I continued playing football throughout high school, even earning all-conference as a senior. Of course, this was Midwest, and an extreme amount of athletic ability wasn’t necessary to be one of the 11 players on the field. The longer I played for the Oilers, though, the more I realized that I knew little to nothing about my school’s football history. No one else did, either (or, if they did, they certainly weren’t sharing with anyone else). It was sad.
Perhaps not coincidentally, Midwest is one of those places where, except for in a few isolated cases, the generations don’t carry through. There aren’t last names you associate with Midwest like you do with other communities in the state.
So I started looking up the history for myself (the result of that is here). And it was rich with fascinating stories.
The first lighted high school football game in the nation was played in Midwest in 1925. The school canceled football for two years in the early 1930s after a player named Benjamin Gallus died during a game against Casper. There was the game played in 1937 against Casper in which the winner was awarded a football signed by then-president Franklin D. Roosevelt (Midwest lost). There were great teams of the late-1940s and the state championships of 1979 and 1991.
That research struck a chord in me. Surely, if Midwest’s history is this rich, other schools must have similar stories in their past, similar triumph and tragedy, similar oddities and memorable moments. And if somebody ever had the time, it would be so much fun to learn about it all. The bug was permanently planted in my brain. …
Fast-forward to the final semester of my senior year in college. I only needed seven credits to graduate, but I had to take 12 to remain a full-time student and keep my scholarships. I knew this well in advance of my senior year, and that old bug I’d planted four years earlier finally had an outlet. Rather than take some useless course that would only hold my interest because of its necessity for me to graduate, I decided to do exactly what I thought somebody really needed to do — research Wyoming’s deep history of high school football. With the approval of my advisor, I set out on a plan to research Wyoming’s high school football history for 15 hours a week (for class credit!). I spent Mondays, Wednesdays and Fridays in the basement of Coe Library, flipping through old microfilm and doing the work that eventually would become this Web site.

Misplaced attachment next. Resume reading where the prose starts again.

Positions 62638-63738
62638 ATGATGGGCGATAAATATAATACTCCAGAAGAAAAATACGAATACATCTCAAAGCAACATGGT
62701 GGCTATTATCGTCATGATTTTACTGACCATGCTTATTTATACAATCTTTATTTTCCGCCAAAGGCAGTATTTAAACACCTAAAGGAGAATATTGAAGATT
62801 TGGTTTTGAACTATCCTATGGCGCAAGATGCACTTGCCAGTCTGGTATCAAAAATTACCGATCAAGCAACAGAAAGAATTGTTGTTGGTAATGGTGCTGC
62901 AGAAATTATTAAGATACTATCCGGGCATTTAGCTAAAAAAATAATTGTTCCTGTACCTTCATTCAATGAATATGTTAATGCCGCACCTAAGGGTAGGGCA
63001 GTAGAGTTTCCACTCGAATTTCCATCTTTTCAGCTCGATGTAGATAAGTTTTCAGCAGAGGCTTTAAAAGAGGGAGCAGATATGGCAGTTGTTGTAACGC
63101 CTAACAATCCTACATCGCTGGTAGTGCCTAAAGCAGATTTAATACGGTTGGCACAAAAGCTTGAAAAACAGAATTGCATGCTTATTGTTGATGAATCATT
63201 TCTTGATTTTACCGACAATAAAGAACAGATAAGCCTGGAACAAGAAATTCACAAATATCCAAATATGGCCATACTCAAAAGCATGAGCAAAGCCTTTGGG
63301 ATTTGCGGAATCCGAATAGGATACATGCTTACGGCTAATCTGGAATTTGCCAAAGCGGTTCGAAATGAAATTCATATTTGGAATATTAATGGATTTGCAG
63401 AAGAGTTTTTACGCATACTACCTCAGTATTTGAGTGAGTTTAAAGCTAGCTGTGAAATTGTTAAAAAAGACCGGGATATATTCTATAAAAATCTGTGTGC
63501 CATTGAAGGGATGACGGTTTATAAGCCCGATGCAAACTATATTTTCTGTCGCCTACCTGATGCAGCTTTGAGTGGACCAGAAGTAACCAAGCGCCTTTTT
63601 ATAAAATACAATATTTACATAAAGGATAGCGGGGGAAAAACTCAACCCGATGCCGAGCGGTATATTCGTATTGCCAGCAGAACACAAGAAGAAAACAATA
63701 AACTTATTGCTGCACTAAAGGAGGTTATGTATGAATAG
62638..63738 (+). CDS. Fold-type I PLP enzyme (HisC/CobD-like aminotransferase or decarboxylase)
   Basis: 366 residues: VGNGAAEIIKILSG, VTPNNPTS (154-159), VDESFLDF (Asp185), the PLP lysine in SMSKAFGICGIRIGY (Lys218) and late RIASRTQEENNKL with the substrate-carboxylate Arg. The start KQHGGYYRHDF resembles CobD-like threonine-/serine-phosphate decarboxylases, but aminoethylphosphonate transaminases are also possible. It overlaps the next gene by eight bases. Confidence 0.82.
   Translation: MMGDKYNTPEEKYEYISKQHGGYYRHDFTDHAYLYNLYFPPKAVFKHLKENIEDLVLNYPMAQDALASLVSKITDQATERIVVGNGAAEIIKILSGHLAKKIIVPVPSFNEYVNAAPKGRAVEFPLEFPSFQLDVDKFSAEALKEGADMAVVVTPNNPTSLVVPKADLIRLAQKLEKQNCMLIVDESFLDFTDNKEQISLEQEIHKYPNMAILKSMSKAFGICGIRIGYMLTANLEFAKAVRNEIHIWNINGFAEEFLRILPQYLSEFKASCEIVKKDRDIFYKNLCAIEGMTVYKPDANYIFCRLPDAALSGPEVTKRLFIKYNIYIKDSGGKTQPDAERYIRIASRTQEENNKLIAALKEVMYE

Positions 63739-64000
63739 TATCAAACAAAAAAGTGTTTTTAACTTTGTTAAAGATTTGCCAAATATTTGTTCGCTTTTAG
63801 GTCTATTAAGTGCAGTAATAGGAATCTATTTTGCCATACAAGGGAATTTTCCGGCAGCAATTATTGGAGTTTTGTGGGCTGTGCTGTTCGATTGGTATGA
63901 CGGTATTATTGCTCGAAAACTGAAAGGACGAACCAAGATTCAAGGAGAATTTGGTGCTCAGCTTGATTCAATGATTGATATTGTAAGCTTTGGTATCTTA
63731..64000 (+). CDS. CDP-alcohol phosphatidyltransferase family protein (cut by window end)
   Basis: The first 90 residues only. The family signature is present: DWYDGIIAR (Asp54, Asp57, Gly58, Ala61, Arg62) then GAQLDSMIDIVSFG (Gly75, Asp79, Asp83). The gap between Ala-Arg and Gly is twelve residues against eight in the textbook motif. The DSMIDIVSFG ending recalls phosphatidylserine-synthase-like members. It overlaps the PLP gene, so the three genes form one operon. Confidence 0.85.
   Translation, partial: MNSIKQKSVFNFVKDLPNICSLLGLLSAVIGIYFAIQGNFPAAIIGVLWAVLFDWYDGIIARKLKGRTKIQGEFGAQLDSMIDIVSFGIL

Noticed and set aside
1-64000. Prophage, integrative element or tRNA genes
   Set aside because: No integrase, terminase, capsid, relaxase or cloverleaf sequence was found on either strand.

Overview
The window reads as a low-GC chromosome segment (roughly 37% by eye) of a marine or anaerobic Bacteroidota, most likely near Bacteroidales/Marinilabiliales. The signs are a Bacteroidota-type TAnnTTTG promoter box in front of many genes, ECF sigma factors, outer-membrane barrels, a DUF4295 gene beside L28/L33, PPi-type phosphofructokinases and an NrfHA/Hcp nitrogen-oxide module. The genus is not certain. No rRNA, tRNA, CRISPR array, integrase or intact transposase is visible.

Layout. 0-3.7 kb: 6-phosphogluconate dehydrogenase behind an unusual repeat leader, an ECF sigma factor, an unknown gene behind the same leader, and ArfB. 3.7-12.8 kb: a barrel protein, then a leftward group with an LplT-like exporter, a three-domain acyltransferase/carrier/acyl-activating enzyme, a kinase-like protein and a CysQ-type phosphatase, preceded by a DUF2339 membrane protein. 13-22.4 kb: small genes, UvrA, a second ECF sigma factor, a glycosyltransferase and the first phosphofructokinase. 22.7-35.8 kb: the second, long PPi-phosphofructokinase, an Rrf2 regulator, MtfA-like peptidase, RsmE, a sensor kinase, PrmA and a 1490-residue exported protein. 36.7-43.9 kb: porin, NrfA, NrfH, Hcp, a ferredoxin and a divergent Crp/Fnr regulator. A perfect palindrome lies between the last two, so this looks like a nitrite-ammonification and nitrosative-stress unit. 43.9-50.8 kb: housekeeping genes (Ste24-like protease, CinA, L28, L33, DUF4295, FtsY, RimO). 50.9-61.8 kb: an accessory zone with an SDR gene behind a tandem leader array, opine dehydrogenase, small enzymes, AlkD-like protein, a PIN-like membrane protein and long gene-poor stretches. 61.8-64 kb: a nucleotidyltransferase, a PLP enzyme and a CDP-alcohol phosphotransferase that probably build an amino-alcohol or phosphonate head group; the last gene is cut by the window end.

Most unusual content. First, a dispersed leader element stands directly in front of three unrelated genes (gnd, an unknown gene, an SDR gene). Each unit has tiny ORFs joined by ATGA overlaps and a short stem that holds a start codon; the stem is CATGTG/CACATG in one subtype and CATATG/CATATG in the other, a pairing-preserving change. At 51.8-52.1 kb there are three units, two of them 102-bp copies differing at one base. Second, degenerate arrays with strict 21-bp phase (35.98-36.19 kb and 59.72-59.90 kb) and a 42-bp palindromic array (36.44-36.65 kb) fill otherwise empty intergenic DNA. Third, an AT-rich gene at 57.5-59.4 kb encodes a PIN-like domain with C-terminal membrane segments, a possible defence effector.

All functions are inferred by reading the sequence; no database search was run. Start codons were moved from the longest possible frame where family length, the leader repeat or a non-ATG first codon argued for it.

What a blast! In addition to all the raw data I compiled, all sorts of cool stories began to pop up, stories I had never heard growing up. Like how the state didn’t have championship games in the late 1960s and early ’70s. Or the fact that Glendo, Bow-Basin and St. Stephens all had thriving football programs at one time. Or how the “Big Six” once dominated Wyoming’s football landscape.
These stories, our history, have been all to easily sluffed aside for too long. Wyoming’s football history is incredibly rich and diverse, and nothing — no teams, no players, no games — deserve to be forgotten. And I guess that’s what motivates me now. Too much of our focus is put on the present and not nearly enough is on the past. Our history should earn our attention and respect — even if it’s something as simple as a football game.